Two diabetes medications don't slow progression of type 2 diabetes in youth
In youth with impaired glucose tolerance or recent-onset type 2 diabetes, neither initial treatment with long-acting insulin followed by the drug metformin, nor metformin alone preserved the body's ability to make insulin, according to results published online June 25 in Diabetes Care.
People with diabetes visit the dentist less frequently despite link between diabetes, oral health
Adults with diabetes are less likely to visit the dentist than people with prediabetes or without diabetes, finds a new study led by researchers at NYU Rory Meyers College of Nursing and East Carolina University's Brody School of Medicine.
Diabetes, but not diabetes drug, linked to poor pregnancy outcomes
New research indicates that pregnant women with pre-gestational diabetes who take metformin are at a higher risk for adverse pregnancy outcomes -- such as major birth defects and pregnancy loss -- than the general population, but their increased risk is not due to metformin but diabetes.
New oral diabetes drug shows promise in phase 3 trial for patients with type 1 diabetes
A University of Colorado Anschutz Medical Campus study finds sotagliflozin helps control glucose and reduces the need for insulin in patients with type 1 diabetes.
Can continuous glucose monitoring improve diabetes control in patients with type 1 diabetes who inject insulin
Two studies in the Jan. 24/31 issue of JAMA find that use of a sensor implanted under the skin that continuously monitors glucose levels resulted in improved levels in patients with type 1 diabetes who inject insulin multiple times a day, compared to conventional treatment.
Complications of type 2 diabetes affect quality of life, care can lead to diabetes burnout
T2D Lifestyle, a national survey by Health Union of more than 400 individuals experiencing type 2 diabetes (T2D), reveals that patients not only struggle with commonly understood complications, but also numerous lesser known ones that people do not associate with diabetes.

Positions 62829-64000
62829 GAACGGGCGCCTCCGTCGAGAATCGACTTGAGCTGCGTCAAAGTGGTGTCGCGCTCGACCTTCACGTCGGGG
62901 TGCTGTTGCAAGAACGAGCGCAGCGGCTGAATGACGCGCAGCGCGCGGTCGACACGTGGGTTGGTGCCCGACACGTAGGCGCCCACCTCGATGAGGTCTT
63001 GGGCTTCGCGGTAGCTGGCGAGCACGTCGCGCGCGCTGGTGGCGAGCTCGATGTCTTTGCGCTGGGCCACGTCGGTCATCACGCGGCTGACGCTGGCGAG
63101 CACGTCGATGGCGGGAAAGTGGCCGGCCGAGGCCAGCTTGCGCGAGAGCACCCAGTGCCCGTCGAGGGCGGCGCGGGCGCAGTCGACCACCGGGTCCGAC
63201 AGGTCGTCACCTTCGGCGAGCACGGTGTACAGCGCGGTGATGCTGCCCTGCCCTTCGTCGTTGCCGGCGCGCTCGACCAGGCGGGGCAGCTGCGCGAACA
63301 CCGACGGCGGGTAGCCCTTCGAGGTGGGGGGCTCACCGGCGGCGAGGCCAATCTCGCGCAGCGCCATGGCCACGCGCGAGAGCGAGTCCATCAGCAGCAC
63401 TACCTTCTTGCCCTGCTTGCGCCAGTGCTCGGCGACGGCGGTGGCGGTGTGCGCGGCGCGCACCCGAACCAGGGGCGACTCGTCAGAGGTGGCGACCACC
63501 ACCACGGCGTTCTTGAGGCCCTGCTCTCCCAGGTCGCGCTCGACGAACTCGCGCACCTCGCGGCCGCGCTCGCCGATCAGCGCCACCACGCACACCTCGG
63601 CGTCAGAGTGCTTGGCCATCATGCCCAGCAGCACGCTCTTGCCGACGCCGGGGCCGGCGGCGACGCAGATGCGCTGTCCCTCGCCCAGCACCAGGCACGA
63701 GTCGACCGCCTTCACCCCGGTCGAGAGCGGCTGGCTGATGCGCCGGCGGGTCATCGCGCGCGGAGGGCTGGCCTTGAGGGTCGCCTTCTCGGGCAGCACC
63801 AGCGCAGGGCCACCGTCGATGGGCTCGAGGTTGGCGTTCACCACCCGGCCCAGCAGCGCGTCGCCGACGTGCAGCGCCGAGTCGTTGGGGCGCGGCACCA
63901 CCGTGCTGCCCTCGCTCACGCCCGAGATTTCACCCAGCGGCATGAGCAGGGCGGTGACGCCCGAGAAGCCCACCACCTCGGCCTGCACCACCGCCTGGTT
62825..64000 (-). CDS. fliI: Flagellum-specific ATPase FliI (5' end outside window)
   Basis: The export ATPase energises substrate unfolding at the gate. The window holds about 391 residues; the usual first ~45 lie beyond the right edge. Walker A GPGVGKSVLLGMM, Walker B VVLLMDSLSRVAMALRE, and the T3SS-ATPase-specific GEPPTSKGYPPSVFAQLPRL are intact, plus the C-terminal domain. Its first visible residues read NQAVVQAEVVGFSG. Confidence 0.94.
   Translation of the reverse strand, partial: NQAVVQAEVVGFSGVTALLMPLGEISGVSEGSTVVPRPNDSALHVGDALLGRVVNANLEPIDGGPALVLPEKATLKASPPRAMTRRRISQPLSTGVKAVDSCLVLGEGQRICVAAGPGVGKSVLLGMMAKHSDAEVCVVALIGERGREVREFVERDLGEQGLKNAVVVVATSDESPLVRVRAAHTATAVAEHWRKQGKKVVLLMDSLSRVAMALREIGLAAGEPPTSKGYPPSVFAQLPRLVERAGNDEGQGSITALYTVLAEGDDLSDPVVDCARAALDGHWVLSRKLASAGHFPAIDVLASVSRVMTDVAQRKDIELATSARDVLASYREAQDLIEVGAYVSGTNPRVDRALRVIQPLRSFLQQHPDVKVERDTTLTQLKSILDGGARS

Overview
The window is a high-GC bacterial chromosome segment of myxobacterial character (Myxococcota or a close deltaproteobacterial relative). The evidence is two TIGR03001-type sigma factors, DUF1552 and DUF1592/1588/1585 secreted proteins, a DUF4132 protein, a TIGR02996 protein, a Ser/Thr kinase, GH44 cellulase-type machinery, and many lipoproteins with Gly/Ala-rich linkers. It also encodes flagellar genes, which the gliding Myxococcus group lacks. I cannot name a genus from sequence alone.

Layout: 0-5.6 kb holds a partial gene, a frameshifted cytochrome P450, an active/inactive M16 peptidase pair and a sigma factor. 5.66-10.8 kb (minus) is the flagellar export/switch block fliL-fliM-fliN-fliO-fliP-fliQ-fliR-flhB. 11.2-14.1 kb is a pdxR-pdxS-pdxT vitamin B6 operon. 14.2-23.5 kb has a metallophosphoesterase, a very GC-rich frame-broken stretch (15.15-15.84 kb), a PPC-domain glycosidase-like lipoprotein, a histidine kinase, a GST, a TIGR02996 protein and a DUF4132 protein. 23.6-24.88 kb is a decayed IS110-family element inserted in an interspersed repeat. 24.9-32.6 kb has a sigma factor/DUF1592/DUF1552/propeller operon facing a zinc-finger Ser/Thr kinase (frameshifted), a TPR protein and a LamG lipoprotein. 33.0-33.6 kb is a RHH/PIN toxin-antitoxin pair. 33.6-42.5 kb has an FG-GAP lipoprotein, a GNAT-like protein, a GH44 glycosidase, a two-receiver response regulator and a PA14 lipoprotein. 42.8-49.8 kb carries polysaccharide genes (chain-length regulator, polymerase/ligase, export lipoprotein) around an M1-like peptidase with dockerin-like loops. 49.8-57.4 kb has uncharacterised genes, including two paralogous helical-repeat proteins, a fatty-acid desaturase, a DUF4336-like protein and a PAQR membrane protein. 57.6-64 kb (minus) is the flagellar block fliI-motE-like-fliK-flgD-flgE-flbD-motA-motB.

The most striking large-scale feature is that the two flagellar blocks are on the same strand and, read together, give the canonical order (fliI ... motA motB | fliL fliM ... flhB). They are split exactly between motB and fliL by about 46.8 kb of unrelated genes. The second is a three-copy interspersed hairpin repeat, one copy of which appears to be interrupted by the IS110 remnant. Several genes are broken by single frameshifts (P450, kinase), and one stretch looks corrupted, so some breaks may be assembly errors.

A better way to predict diabetes
An international team of researchers has discovered a simple, accurate new way to predict which women with gestational diabetes will develop type 2 diabetes after delivery.
The Lancet Diabetes & Endocrinology: Older Americans with diabetes living longer without disability, US study shows
Older Americans with diabetes born in the 1940s are living longer and with less disability performing day to day tasks than those born 10 years earlier, according to new research published in The Lancet Diabetes & Endocrinology journal.
Reverse your diabetes -- and you can stay diabetes-free long-term
A new study from Newcastle University, UK, has shown that people who reverse their diabetes and then keep their weight down remain free of diabetes.
More Diabetes News and Diabetes Current Events

Top Science Podcasts

We have hand picked the top science podcasts of 2019.
Now Playing: TED Radio Hour

Risk
Why do we revere risk-takers, even when their actions terrify us? Why are some better at taking risks than others? This hour, TED speakers explore the alluring, dangerous, and calculated sides of risk. Guests include professional rock climber Alex Honnold, economist Mariana Mazzucato, psychology researcher Kashfia Rahman, structural engineer and bridge designer Ian Firth, and risk intelligence expert Dylan Evans.
Now Playing: Science for the People

#540 Specialize? Or Generalize?
Ever been called a "jack of all trades, master of none"? The world loves to elevate specialists, people who drill deep into a single topic. Those people are great. But there's a place for generalists too, argues David Epstein. Jacks of all trades are often more successful than specialists. And he's got science to back it up. We talk with Epstein about his latest book, "Range: Why Generalists Triumph in a Specialized World".
Now Playing: Radiolab

Dolly Parton's America: Neon Moss
Today on Radiolab, we're bringing you the fourth episode of Jad's special series, Dolly Parton's America. In this episode, Jad goes back up the mountain to visit Dolly's actual Tennessee mountain home, where she tells stories about her first trips out of the holler. Back on the mountaintop, standing under the rain by the Little Pigeon River, the trip triggers memories of Jad's first visit to his father's childhood home, and opens the gateway to dizzying stories of music and migration. Support Radiolab today at Radiolab.org/donate.